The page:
To be most effective, the nurturing process should start before the internship itself begins. Getting your interns up to speed on your organization, and conducting a thorough vetting process will set appropriate expectations and prepare them well to start off on the right foot. So, how do you do this exactly?

Hand pointing to Internship concept

Tip #1: Prepare Interns for Success

What are the chief things that employers should be screening for when it comes to finding those interns that are a cut above the competition? In addition to seeking candidates that study a relevant field, have job-related skills, or even have previous experience to bring to the table, you’ll also want to look for interns that have certain soft skills and personal traits that make them easy to train and pleasant to work with like determination, good problem solving skills, and open-mindedness.

Explain what a typical day might look like for your internship candidates. Does your interviewee have a lot of questions along the way? That may show your potential intern is inquisitive and ready to learn. Ask your candidates about their goals after graduation. Have them tell you about classroom experience that would help them do the job. Find out why they want the internship. Are they eager to learn or are they just checking a box for their resume?

Preparing your interns for success starts by choosing the right interns for the job. If you need good communication skills, make sure your interviewee speaks well, explains herself clearly, and brings a writing sample or two. If you need someone more analytical, give them a problem to solve. Leave the room for 10 minutes while she comes up with a solution and then discuss. Find out her thought process. Are her critical thinking skills in line with what you are seeking?

All of the questions you ask in your internship interview should be designed to efficiently locate the interns that are really passionate about the field and have the necessary skills, traits, experience and open-mindedness to be a good fit.

Tip #2: Run an Intern Orientation

Having an orientation for new interns is the best way to establish clear expectations early on let interns know what’s expected of them if they’re to succeed in their new role.

Interns should know from the outset the short- and long-term goals of the internship and how this internship fits in with the company.

Orientations should make the company ethos clear, if it isn’t already, and clue interns in on what they need to do to meet future performance evaluations, daily responsibilities required to successfully carry out the internship, and important company policies to always bear in mind when speaking with superiors and employees as well as present and future clients.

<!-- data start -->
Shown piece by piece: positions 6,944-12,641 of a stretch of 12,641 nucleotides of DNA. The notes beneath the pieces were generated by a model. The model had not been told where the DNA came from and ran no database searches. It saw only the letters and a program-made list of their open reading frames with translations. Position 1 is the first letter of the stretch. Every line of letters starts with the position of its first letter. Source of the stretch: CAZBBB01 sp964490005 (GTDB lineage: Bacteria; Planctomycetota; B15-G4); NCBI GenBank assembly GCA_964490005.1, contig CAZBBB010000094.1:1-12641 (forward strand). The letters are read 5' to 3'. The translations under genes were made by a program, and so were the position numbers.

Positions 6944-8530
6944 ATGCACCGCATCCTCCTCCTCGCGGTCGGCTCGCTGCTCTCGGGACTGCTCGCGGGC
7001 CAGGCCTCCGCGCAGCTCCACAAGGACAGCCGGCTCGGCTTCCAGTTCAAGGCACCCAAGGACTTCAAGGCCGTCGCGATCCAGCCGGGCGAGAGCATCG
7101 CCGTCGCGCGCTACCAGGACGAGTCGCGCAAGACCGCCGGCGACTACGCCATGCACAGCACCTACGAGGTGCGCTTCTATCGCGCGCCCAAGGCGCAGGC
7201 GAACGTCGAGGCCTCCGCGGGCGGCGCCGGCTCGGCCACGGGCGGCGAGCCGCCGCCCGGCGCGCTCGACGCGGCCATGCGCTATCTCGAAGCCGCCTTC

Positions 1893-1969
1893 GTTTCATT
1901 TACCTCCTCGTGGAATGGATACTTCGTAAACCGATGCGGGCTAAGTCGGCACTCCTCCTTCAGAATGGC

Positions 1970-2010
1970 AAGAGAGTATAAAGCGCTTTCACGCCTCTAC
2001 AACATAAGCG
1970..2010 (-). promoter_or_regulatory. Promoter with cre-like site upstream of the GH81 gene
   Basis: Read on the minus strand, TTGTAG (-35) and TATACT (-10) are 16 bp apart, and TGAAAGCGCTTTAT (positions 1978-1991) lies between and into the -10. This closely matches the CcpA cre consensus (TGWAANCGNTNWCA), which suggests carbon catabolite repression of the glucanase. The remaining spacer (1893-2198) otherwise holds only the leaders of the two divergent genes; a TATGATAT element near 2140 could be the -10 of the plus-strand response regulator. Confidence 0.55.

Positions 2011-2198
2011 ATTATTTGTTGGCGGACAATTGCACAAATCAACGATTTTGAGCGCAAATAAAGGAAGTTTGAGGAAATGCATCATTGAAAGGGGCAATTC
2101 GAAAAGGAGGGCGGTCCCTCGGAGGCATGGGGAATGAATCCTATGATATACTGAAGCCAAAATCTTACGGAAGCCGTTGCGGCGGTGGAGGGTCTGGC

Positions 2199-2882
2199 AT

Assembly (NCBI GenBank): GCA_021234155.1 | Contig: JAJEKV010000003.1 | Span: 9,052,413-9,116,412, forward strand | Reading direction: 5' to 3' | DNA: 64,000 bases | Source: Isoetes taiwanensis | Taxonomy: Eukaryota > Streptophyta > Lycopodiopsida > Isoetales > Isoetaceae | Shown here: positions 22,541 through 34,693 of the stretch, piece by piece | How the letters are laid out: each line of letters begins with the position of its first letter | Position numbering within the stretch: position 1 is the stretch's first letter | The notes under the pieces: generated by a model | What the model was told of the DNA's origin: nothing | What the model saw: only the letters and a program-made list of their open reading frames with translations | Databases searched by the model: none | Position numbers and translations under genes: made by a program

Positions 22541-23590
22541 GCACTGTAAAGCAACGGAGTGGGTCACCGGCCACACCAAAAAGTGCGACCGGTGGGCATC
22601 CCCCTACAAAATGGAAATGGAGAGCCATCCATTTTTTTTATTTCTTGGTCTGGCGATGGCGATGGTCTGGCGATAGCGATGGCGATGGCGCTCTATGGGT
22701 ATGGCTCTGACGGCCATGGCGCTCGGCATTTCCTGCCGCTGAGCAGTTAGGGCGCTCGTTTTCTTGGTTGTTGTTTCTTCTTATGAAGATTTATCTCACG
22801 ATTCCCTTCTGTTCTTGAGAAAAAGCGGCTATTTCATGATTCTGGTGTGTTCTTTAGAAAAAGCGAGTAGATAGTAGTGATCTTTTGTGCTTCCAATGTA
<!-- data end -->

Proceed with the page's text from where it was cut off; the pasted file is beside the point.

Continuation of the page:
In the orientation you also want to outline a blueprint for how intern supervisors can facilitate the internship experience in a way that enlarges, rather than detracts, from your business resources.

Even if you are a small organization, orientation is a must. Orientation can be a big group session or a simple conversation between intern and supervisor, but it shouldn’t be swept aside just because you only have a few employees.

Tip #3: Set Up a Mentor Program

A mentor program is essential for getting (and keeping) everything off on the right foot.

When mentors first meet with their interns, they should be supportive yet set up clear and practical expectations that both nurture an intern’s development and abet contributions to your overarching organization.

One of the things that mentors don’t often think about – but actually play a huge role in the success of internships – is making sure that the mentor’s schedule is aligned with the interns.

If there are days when mentors or interns are underused or super busy, then your schedules need to align accordingly to make up the difference and synergistically reap more from the mentor-intern relationship.

Want more help on improving your internship program. Download our free Employer Guide that can teach you tips on writing more interesting internship descriptions, show you how to set up a learning contract, discuss legal considerations for bringing on internships and more.

Download the Employer Guide to Creating a Meaningful Learning Experience for Students